1995’s expansive Casino, like The Age of Innocence before it, focused on a tightly wound male whose well-ordered life is disrupted by the arrival of unpredictable forces. The fact that it was a violent gangster film made it more palatable to fans of the director who perhaps were baffled by the apparent departure of the earlier film. Casino was a box office success, but the film received mixed notices from critics. In large part this was due to its huge stylistic similarities to his earlier Goodfellas, and its excessive violence that garnered it a reputation as possibly the most violent American gangster film ever made. Indeed many of the tropes and tricks of the earlier film resurfaced more or less intact, most obviously the casting of both Robert De Niro and Joe Pesci, Pesci once again being an unbridled psychopath. Sharon Stone was nominated for the Best Actress Academy Award for her performance.
During the filming Scorsese played a background part as a gambler at one of the tables.
Scorsese still found time for a four-hour documentary in 1995 offering a thorough trek through American cinema. It covered the silent era to 1969, a year after which Scorsese began his feature career, stating, “I wouldn't feel right commenting on myself or my contemporaries.” In the four-hour documentary, Scorsese lists the four aspects of the director he believes are the most important as (1) the director as storyteller; (2) the director as an illusionist: D.W. Griffith or F. W. Murnau, who created new editing techniques among other innovations that made the appearance of sound and color possible later on; (3) the director as a smuggler—filmmakers such as Douglas Sirk, Samuel Fuller, and Vincente Minnelli, who used to hide subversive messages in their films; and (4) the director as iconoclast.
If The Age of Innocence alienated and confused some fans, then Kundun (1997) went several steps further, offering an account of the early life of Tenzin Gyatso, the 14th Dalai Lama, the People’s Liberation Army’s entering of Tibet, and the Dalai Lama's subsequent exile to India. Not least a departure in subject matter, Kundun also saw Scorsese employing a fresh narrative and visual approach. Traditional dramatic devices were substituted for a trance-like meditation achieved through an elaborate tableau of colorful visual images.
The film was a source of turmoil for its distributor, Buena Vista Pictures, which was planning significant expansion into the Chinese market at the time. Initially defiant in the face of pressure from Chinese officials, Disney has since distanced itself from the project, hurting Kundun’s commercial profile.
In the short term, the sheer eclecticism in evidence enhanced the director’s reputation. In the long term, however, it generally appears Kundun has been sidelined in most critical appraisals of the director, mostly noted as a stylistic and thematic detour. Kundun was the director’s second attempt to profile the life of a great religious leader, following The Last Temptation of Christ.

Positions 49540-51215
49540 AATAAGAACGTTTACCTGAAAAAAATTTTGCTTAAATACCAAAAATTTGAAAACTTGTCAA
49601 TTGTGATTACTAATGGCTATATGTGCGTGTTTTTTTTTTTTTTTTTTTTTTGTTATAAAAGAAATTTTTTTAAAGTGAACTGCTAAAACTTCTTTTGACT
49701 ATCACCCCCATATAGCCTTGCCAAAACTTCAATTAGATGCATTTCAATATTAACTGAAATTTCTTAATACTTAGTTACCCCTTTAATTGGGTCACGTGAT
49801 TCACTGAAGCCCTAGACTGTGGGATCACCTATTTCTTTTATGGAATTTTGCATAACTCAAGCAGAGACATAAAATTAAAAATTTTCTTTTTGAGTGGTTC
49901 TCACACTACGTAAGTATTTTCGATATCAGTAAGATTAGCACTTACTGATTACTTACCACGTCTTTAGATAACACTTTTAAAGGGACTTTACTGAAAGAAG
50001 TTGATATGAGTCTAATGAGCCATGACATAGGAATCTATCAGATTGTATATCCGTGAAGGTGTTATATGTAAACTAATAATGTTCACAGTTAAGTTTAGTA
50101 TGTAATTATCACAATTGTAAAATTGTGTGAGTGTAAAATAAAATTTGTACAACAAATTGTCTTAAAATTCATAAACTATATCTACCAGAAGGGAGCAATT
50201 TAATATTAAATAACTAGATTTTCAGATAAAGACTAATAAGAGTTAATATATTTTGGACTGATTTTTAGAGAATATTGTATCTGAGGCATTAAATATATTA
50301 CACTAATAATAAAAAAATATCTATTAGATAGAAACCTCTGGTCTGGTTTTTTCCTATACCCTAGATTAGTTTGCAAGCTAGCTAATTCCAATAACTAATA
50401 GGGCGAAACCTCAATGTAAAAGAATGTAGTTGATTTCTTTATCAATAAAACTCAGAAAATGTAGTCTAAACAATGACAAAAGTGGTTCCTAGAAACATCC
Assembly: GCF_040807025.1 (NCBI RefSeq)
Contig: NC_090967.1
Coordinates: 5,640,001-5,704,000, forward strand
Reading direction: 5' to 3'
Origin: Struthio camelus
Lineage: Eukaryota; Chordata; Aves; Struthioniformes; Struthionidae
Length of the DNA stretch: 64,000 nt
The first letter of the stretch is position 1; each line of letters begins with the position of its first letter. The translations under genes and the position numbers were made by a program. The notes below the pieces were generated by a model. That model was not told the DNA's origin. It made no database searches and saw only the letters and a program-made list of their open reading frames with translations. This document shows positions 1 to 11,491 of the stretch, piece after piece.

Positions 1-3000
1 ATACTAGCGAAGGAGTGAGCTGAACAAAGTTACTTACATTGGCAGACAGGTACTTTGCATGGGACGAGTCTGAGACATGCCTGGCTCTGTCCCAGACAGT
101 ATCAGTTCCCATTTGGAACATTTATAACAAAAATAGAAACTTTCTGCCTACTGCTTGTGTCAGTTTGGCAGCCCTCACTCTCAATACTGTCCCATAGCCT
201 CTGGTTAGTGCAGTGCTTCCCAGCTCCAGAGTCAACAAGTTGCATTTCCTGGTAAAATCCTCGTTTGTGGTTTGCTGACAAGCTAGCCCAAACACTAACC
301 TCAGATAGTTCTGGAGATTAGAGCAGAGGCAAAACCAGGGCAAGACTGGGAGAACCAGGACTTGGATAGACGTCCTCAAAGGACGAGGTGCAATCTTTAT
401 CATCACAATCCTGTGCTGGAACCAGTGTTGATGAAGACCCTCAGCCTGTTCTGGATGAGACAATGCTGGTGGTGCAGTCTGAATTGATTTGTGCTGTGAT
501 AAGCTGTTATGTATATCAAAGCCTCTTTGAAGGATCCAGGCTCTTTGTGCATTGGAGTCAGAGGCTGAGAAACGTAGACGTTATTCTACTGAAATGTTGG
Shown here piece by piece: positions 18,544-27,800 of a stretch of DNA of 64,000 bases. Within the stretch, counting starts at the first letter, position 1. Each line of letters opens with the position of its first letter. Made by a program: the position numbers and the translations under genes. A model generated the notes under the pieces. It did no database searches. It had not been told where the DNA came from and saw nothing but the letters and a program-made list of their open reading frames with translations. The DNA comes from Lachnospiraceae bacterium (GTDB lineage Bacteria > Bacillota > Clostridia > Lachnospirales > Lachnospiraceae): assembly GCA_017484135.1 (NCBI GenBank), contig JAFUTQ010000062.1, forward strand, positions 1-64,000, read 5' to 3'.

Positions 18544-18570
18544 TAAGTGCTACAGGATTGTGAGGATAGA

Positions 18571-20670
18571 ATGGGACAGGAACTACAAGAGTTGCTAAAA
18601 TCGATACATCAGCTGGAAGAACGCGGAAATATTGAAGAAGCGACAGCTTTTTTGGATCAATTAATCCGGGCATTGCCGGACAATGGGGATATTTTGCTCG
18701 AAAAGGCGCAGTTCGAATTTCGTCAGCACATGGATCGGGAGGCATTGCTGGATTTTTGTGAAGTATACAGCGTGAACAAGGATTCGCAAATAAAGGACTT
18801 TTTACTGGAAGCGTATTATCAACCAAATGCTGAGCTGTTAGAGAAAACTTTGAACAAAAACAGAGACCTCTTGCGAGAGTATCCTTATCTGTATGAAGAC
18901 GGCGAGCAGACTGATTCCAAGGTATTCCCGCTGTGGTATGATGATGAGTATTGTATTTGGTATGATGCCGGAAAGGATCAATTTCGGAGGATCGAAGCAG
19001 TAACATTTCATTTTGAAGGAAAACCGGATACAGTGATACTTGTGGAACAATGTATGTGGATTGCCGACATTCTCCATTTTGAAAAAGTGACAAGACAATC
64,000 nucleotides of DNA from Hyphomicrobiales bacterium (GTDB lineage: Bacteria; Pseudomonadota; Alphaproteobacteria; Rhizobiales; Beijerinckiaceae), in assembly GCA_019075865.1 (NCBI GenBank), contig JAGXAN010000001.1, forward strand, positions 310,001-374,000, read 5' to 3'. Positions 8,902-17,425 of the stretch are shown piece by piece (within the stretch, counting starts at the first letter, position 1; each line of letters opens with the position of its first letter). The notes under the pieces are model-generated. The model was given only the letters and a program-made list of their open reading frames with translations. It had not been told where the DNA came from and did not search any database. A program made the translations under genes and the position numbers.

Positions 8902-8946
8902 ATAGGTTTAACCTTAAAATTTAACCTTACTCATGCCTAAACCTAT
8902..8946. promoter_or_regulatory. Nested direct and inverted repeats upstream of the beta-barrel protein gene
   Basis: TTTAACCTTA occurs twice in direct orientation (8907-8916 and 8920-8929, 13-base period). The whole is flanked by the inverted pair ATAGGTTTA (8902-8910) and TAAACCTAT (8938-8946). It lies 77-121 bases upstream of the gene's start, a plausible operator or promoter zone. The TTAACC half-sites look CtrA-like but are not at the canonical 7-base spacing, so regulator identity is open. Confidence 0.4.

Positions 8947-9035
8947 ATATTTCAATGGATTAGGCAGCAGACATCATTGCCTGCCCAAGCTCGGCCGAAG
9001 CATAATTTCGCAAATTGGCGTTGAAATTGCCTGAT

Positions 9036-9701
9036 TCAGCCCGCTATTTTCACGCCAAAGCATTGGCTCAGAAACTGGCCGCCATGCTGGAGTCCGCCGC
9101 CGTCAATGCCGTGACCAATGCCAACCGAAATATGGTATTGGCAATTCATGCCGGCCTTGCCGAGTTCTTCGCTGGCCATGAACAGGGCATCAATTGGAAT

Bringing Out the Dead (1999) was a return to familiar territory, with the director and writer Paul Schrader constructing a pitch-black comic take on their own earlier Taxi Driver. Like previous Scorsese–Schrader collaborations, its final scenes of spiritual redemption explicitly recalled the films of Robert Bresson. (It is also worth noting that the film’s incident-filled nocturnal setting is reminiscent of After Hours.) It received generally positive reviews, although not the universal critical acclaim of some of his other films. It stars Nicolas Cage, Ving Rhames, John Goodman, Tom Sizemore, and Patricia Arquette.
In 1999 Scorsese also produced a documentary on Italian filmmakers titled Il Mio Viaggio in Italia, also known as My Voyage to Italy. The documentary foreshadowed the director’s next project, the epic Gangs of New York (2002), influenced by (amongst many others) major Italian directors such as Luchino Visconti and filmed in its entirety at Rome’s famous Cinecittà film studios.
With a production budget said to be in excess of $100 million, Gangs of New York was Scorsese’s biggest and arguably most mainstream venture to date. Like The Age of Innocence, it was set in 19th-century New York, although focusing on the other end of the social scale (and like that film, also starring Daniel Day-Lewis). The film also marked the first collaboration between Scorsese and actor Leonardo DiCaprio, who since then has become a fixture in later Scorsese films.
The production was highly troubled, with many rumors referring to the director’s conflict with Miramax boss Harvey Weinstein. Despite denials of artistic compromise, Gangs of New York revealed itself to be the director’s most conventional film: standard film tropes that the director had traditionally avoided, such as characters existing purely for exposition purposes and explanatory flashbacks, here surfaced in abundance. The original score composed by regular Scorsese collaborator Elmer Bernstein was rejected at a late stage for a score by Howard Shore and mainstream rock artists U2 and Peter Gabriel. The final cut of the movie ran to 168 minutes, while the director’s original cut was over 180 minutes in length. The film still received generally positive reviews with the review tallying website Rotten Tomatoes reporting that 75 percent of the reviews they tallied for the film were positive and summarizing the critics by saying, “Though flawed, the sprawling, messy Gangs of New York is redeemed by impressive production design and Day-Lewis’s electrifying performance.”
Nonetheless, the themes central to the film were consistent with the director’s established concerns: New York, violence as culturally endemic, and subcultural divisions down ethnic lines.